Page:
Restitution. Re-authoring identity does not serve to mitigate responsibility for the seriousness of the hurt caused. It instead provides us the ability to face our actions, be able to stop repeating our hurtful behaviours and to address the affects our actions have had on others.

Augusta-Scott highlights that restitution does not carry any entitlement for forgiveness or reconciliation. As it is sometimes unlikely to be able to take steps for restitution directly with those hurt, I found giving something back to the community was a way to move towards restitution, such as forming an anti patriarchy group or otherwise taking steps to challenge the systems that lead to sexual violence and breaches of consent. For me, writing this article is part of that process. I hope people will read this, and I hope it will help them in their journey of accountability, and that as a community we can move towards the world we want to see.

Engaging in such a process is hard, but the right thing to do.

February 2014

Two Workshops at Newport Rising

I’m hosting two workshops at the Newport Rising event next week (Fersiwn Gymraeg yma). It’s being put on by the lovely folk of the Anarchist Action Network, just over the Bridge. It is part of a wider run of events under the banner of the Anarchist Traveling Circus. It looks quite like the Co-Mutiny week we did here in Bristol a few years back after the 2009 Anarchist Bookfair. It doesn’t feel like that was almost five years ago!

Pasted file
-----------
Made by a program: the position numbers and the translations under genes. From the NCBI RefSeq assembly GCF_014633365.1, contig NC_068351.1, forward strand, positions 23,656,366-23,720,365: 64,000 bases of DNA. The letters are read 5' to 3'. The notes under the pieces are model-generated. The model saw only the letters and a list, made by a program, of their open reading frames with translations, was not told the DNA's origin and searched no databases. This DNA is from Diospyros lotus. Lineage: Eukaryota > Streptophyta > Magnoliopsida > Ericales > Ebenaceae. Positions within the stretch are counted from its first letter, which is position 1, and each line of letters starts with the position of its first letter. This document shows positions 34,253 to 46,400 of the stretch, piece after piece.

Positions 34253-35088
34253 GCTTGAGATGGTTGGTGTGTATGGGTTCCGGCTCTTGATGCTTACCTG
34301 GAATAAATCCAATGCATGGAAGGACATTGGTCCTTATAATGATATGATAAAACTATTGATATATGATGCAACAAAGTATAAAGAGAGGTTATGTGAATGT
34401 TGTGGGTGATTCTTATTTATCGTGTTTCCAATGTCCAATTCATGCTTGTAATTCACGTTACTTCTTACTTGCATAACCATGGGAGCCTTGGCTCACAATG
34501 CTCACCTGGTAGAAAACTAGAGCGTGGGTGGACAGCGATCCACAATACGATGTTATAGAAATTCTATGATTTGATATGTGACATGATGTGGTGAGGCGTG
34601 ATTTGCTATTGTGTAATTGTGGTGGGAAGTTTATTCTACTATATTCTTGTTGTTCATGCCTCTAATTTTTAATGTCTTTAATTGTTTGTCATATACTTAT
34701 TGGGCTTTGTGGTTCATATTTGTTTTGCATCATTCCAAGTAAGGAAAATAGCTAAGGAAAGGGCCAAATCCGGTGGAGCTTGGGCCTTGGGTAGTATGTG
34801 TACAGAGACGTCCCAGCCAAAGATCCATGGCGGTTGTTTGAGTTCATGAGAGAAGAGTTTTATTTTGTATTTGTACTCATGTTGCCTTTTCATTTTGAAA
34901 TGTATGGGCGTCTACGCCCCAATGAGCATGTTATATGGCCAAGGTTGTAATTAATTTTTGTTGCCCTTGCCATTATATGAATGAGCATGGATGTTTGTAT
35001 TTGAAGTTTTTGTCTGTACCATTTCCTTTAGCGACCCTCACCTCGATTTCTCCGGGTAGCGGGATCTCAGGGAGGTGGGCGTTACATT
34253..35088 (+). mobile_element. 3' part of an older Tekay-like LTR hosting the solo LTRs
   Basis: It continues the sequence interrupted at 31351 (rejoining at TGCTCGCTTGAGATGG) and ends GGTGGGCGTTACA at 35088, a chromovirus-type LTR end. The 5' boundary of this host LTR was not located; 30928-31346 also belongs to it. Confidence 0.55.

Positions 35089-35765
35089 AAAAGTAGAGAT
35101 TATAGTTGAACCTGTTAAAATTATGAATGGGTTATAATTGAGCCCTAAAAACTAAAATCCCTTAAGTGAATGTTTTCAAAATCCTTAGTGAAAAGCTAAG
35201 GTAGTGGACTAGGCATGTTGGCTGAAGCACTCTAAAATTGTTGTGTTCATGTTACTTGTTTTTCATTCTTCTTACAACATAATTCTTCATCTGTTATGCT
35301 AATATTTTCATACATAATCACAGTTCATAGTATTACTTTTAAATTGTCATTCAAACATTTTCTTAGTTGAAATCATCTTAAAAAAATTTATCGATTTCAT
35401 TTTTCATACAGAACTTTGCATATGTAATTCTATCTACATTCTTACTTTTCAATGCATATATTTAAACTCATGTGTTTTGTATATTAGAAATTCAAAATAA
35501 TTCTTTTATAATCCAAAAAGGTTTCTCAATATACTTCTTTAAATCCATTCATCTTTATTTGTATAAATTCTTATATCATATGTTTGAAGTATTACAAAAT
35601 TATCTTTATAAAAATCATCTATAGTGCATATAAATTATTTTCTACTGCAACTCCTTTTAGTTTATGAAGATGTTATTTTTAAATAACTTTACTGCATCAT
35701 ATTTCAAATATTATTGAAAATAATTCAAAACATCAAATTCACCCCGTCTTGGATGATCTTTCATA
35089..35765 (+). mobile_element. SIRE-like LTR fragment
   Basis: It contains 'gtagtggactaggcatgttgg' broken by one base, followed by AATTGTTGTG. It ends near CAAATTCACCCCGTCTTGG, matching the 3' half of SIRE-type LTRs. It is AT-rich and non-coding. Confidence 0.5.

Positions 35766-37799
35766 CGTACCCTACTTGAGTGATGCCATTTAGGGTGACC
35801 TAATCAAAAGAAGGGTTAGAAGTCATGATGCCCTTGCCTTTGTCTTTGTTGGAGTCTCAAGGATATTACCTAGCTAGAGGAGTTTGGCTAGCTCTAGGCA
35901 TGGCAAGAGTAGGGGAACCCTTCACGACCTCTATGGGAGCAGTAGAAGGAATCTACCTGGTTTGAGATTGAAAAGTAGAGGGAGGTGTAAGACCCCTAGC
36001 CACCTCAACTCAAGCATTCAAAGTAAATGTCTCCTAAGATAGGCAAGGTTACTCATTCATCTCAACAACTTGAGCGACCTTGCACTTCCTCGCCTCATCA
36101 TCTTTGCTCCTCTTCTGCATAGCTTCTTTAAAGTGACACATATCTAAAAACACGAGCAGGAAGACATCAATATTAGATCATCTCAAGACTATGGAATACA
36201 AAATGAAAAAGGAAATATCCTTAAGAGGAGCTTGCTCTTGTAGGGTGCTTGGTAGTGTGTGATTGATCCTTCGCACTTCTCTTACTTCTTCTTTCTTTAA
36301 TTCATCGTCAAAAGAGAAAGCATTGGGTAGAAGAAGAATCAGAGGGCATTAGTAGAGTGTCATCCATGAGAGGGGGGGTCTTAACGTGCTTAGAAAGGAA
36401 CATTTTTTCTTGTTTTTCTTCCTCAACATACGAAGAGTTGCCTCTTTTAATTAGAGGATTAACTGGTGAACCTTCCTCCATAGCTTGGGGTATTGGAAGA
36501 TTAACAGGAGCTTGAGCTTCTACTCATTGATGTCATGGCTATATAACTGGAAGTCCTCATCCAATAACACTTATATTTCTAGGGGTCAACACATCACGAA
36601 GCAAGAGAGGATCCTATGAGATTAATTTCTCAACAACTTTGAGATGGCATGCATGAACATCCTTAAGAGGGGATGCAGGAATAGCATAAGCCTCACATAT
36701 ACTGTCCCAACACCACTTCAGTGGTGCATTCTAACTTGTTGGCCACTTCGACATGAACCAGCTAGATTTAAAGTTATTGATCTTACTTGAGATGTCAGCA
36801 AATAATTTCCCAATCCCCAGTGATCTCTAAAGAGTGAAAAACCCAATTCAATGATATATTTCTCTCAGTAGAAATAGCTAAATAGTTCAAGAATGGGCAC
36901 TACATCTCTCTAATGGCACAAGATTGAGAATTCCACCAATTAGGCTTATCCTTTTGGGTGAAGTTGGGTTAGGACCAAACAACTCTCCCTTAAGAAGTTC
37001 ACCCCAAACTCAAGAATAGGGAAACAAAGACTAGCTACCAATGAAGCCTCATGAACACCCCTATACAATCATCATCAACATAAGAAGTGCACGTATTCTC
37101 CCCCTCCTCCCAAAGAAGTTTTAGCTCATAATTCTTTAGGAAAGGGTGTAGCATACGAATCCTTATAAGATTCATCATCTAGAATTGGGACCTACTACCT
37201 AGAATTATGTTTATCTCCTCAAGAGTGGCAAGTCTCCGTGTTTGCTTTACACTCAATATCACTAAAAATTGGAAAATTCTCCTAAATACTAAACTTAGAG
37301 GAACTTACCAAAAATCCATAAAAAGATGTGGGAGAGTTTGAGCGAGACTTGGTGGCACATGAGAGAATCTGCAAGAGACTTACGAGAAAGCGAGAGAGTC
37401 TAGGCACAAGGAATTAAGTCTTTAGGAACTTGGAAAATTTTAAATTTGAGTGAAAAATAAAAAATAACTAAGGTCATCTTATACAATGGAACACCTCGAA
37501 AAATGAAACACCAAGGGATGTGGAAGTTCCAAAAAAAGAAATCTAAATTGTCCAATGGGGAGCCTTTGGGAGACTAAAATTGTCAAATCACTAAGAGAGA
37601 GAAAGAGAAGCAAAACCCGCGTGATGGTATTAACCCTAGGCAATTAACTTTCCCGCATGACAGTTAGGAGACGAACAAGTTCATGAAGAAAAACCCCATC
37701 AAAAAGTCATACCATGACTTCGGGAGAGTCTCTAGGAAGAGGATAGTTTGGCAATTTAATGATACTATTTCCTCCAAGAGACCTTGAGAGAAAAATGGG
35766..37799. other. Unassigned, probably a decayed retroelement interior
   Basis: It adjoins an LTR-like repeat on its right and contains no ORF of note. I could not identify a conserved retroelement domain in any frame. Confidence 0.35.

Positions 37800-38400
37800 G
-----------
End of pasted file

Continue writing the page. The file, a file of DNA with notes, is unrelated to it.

On Tuesday 27th May I’m doing a crash course in first aid from 4pm-6pm. It’s only two hours so I can’t do much but I can do enough of the basics so you can keep someone alive that otherwise may have not made it before an ambulance arrives plus some other useful bits to keep your comrades in the land of the living. That’s got to be worth 2hrs of your time, right?